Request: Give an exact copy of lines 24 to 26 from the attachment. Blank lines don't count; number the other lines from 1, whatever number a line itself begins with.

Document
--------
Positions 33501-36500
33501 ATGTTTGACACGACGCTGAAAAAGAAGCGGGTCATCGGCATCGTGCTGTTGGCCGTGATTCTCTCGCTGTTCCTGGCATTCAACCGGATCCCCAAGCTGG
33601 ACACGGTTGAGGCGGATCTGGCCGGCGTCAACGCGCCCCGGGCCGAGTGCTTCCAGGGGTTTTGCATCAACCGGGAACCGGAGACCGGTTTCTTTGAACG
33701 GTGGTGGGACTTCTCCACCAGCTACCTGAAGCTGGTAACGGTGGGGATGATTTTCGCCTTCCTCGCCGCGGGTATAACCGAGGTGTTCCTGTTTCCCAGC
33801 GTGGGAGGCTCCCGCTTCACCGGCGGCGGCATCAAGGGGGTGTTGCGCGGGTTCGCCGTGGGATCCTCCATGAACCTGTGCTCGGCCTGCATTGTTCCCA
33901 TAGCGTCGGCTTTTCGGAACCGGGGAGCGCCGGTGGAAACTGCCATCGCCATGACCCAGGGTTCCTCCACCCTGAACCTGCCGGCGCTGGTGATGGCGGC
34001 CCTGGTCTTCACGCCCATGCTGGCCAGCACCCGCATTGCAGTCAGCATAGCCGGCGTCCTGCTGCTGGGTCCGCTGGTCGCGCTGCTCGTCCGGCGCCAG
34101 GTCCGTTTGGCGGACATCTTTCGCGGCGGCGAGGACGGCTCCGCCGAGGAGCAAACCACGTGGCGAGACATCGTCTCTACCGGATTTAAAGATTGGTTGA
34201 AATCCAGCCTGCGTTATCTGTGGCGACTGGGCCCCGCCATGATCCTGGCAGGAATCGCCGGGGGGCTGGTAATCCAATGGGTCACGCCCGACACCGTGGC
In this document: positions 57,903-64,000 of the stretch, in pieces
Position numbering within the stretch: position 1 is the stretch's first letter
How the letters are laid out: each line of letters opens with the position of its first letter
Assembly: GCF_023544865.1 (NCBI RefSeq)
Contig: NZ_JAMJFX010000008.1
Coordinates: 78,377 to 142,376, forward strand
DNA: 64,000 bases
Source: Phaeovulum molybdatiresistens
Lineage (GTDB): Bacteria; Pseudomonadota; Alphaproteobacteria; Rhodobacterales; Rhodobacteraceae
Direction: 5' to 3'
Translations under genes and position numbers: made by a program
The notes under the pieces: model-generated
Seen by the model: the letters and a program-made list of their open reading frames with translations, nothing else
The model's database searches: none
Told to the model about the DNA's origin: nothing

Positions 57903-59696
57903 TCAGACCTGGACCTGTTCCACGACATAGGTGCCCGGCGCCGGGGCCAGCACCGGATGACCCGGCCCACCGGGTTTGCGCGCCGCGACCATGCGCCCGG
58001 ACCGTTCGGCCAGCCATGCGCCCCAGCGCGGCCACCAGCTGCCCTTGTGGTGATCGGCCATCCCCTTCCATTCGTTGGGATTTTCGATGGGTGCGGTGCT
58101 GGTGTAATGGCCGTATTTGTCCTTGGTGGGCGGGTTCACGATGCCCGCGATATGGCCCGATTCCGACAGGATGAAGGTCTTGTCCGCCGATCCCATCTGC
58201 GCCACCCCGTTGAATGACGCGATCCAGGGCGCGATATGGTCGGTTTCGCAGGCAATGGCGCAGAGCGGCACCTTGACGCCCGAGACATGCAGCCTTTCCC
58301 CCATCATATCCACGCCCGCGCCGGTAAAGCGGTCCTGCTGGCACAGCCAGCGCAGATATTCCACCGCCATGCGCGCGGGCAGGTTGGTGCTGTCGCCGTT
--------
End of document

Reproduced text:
Told to the model about the DNA's origin: nothing

Positions 57903-59696
57903 TCAGACCTGGACCTGTTCCACGACATAGGTGCCCGGCGCCGGGGCCAGCACCGGATGACCCGGCCCACCGGGTTTGCGCGCCGCGACCATGCGCCCGG